Don’t miss Orioles players, John Means & Paul Fry, as they guest host at our Brews and O’s event!

BGE increase, plus interest


Hoping to dilute consumer anger about record electricity rate increases, the state's utility commission issued a plan yesterday allowing customers to spread the higher costs over two years, with interest payable to Baltimore Gas and Electric Co.

But even then, the change will amount to one of the largest single rate increases ever in Central Maryland.

The increase is the result of electricity deregulation, which was approved seven years ago with the hope - so far unrealized - of more competition. The 1999 legislation capped residential rates for six years, but those caps will expire in July and result in higher rates for customers.

Under the Public Service Commission order, residential customers will see their bills climb by 21 percent in July, rather than the 40 percent to 81 percent expected when rate caps expire. Certain low-income customers will have the option of spreading the increase over three years.

But participants in the plan will have to pay BGE 5 percent annual interest on the amount of their bill that gets deferred, to meet borrowing costs the utility will incur as a result of the program, officials said.

That means customers who can't afford to pay the higher rates will end up paying more in the long run - similar to what happens when shoppers pay interest on items they purchase with a credit card.

The PSC plan goes against the recommendations of its staff by automatically enrolling customers in the deferral plan unless they request to be excluded. The commission reasoned that customers wouldn't have time to educate themselves about the plan before the July 1 deadline.

Proponents say the delayed payment plan could be enough to help some customers cope with much higher electricity bills this summer, although some complain that it's a "pay me now or pay me later" scenario.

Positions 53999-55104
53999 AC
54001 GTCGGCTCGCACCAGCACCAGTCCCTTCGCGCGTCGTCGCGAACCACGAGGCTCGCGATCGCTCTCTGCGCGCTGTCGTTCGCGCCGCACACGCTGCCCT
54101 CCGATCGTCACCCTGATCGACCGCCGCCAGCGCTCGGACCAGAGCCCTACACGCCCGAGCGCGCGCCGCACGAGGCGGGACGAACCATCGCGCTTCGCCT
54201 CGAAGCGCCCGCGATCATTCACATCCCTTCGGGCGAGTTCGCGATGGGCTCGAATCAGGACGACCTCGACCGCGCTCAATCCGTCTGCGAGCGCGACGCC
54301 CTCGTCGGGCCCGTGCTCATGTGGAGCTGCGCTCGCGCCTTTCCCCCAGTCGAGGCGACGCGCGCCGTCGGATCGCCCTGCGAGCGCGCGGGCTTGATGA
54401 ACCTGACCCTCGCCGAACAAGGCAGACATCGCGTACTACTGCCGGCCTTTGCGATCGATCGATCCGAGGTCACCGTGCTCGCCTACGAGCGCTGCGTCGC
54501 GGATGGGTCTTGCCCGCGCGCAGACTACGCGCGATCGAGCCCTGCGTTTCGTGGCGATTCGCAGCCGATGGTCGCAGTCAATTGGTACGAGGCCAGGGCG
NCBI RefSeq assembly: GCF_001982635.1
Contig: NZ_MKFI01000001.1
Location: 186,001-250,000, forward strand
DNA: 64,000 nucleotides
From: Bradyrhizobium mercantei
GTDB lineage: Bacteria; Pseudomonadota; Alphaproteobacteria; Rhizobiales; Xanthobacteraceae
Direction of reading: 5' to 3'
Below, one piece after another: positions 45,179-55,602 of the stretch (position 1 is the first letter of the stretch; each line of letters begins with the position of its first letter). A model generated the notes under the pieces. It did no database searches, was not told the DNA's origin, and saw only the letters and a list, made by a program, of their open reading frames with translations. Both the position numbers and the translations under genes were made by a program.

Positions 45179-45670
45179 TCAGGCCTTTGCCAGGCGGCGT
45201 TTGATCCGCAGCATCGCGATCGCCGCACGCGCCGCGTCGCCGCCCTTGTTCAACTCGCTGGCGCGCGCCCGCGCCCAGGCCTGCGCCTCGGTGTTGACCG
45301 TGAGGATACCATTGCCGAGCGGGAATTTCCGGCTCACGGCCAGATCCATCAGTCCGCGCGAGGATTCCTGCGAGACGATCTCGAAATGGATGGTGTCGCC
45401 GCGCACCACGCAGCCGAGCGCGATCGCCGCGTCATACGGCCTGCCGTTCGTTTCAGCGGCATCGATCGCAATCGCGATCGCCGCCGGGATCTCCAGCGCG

"The bottom line is that if you stay in the plan offered by the [PSC], you're going to see somewhat lower bills at first, and then the money you save will have to be repaid plus interest," said William F. Fields, a lawyer who represents the Maryland Office of the People's Counsel, a consumer watchdog agency that favored a phase-in with no interest payments.

Under the phase-in option, BGE customers would get hit with a 21 percent increase in July. For the first eight months, customers would continue to pay less than the true market rate. But for the rest of the two-year plan, customers would pay extra charges to make up for the amount that was deferred, until the total amount - plus accrued interest - is paid.

Low-income customers who make 150 percent of the federal poverty level or less would get an extra year to transition to market rates. BGE customers who contact the utility to opt out of the program would pay the true cost of power starting in July and avoid any interest charges.

The PSC ordered the "rate stabilization" plan to help BGE's 1.2 million customers cope with a rate shock few foresaw when lawmakers voted in 1999 to deregulate the state's electric industry. They anticipated that competition would lead to lower prices.

Critics of deregulation point out that competition has not materialized in the past six years. At the same time, rising energy prices have pushed the cost of producing electricity to record levels just as BGE is renegotiating supply contracts with electricity providers in the deregulated wholesale market.

BGE criticized yesterday's decision as bad public policy. It said the PSC's order to delay the rate increases punishes it for having provided power at below-market rates for six years.

The company has said it could be forced to borrow as much as $248 million if all customers participate in the rate stabilization program. The added debt could hurt the company's credit rating, which would lead to higher borrowing costs that would ultimately be passed on to customers, utility officials said.